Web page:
Reading Roundup: November and December 2014

Marmee and Louisa by Eve LaPlante

This was our book club for November, and I thought some parts of it were better than others. I'm not a huge fan of Little Women and I don't know a lot about Louisa May Alcott. I thought the book was most interesting when it discussed Alcott's mother, Abigail, and her life as a woman in early America. The parts about Louisa's life didn't feel as focused to me and if often seemed that the author was making assumptions about what the readers already knew about Alcott. Also, Bronson Alcott mostly seems like a horrible, selfish person in this book, so it might be good to read a biography of him some time to get a little more balance.

Painting Kisses by Melanie Jacobson

I've loved everything I've read so far by Jacobson, but this was not as good as some of her other books. One of the things I like about her writing is that she writes about contemporary LDS single adults in a way that is very insightful and realistic. This book is still a romance, and set in Salt Lake, but the characters are not LDS. The book was a fun, escapist read and perfect for a sick day I spent at home. But in the end I really wanted more from it--I felt like the book could easily had another 50 pages or so that would have added more depth to the story. I loved the characters but felt that the plot was a little thin and rushed.

Nora Webster by Colm Toibin

After reading a fluffy romance, I decided to spend some time with literary fiction from Ireland. I've heard Toibin's name for a while but never read anything by him. Then I saw this on the new books display at the library and thought I'd give it a try. It's a beautiful novel--a deep, slow character study more than an action-focused book. I don't know much about Ireland in the 1960s and found myself turning to Wikipedia more than once to get a bit of context, but the political and social background really weren't that necessary to enjoying the book. if you are in the mood for a slow, dense novel, this is the book for you.

A Song for Issy Bradley by Carys Bray

There is a lot I could say about this book--easily an entire blog post. At first I didn't want to read it, simply because I have a four-year-old daughter and also because I have a few friends that have lost children. Dead or dying children are not something I like to read about. However, I read enough reviews of the book that I became intrigued by it and decided to check it out after it crossed my desk at work. On the one hand, I was frustrated by the fact that the novelist managed to reduce an entire ward (and stake) to a few of the most ridiculous characters. Yes, there are Mormons that are that weird, but usually there are plenty of others to balance them out. I understand that authors have to limit the number of characters in a book for many reasons but I still didn't like it. It didn't really strike me as deliberately anti-Mormon; instead, I mostly didn't like it because it felt like the worst kind of contemporary fiction where every character in a novel is some kind of freak or oddball (I'm looking at you, Jonathan Safran Foer and Brady Udall). I get tired of books like that. However, despite the many things I found uncomfortable about the book and the characters, I admired the author's skill in constructing the story. The ending was beautiful and I loved the way the many different threads of stories came together; I ended the book on a positive note, but still violently disliked some aspects of it.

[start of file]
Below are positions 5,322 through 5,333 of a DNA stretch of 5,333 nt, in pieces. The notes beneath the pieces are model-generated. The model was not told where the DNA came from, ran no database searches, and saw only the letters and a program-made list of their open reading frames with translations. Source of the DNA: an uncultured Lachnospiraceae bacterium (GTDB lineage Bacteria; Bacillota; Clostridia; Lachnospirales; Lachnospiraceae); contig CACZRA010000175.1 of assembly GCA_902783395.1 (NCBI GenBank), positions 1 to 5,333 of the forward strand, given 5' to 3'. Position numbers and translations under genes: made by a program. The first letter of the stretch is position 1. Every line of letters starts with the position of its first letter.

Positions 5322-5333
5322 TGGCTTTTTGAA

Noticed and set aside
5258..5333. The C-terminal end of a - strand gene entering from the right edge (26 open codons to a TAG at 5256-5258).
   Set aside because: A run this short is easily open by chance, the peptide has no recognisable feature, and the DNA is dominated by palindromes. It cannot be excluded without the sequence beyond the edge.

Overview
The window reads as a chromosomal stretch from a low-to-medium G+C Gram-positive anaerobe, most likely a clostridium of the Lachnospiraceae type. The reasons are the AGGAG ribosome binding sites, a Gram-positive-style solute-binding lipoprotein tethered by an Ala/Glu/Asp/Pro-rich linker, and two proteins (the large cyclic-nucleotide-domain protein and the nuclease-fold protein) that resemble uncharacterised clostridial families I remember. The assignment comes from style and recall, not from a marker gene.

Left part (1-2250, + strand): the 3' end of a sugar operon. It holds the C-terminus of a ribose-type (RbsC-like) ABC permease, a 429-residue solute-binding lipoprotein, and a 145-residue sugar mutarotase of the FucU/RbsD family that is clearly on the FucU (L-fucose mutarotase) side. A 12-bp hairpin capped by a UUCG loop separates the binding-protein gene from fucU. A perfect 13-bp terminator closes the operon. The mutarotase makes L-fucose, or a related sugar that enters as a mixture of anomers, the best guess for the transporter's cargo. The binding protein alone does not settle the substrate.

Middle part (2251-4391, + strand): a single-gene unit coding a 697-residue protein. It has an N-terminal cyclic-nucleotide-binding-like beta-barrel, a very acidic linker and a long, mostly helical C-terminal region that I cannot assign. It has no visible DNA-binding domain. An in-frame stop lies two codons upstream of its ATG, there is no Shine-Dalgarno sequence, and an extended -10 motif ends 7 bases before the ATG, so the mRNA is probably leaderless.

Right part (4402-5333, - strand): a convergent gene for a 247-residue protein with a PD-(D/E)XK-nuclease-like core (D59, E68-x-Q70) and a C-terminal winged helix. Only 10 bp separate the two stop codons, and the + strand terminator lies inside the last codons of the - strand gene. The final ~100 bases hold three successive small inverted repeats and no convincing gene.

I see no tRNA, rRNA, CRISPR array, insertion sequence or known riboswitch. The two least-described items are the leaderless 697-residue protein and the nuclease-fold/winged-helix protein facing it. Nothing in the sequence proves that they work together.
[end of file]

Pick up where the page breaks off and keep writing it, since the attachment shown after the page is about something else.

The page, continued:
Millstone City by S.P. Bailey

I bought this book last year but never got around to reading it. It was a pretty well-written little thriller that read quickly and easily. I think it could have been a bit deeper in terms of characterization, but as an example of the genre it wasn't too bad. I'm still sad about the death of one character that I really liked. 

Love and Other Unknown Variables by Shannon Lee Alexander

This was an ARC I picked up at ALA and decided to read when I ran out of library books. It wasn't too bad--fairly standard teen fiction with a tragic manic-pixie-dream girl as the love interest. I thought some of the tension between math and art felt a little forced, but I thought the protagonist was one of the more realistic teenage boys I've met in fiction.

What She Left Behind by Ellen Marie Wiseman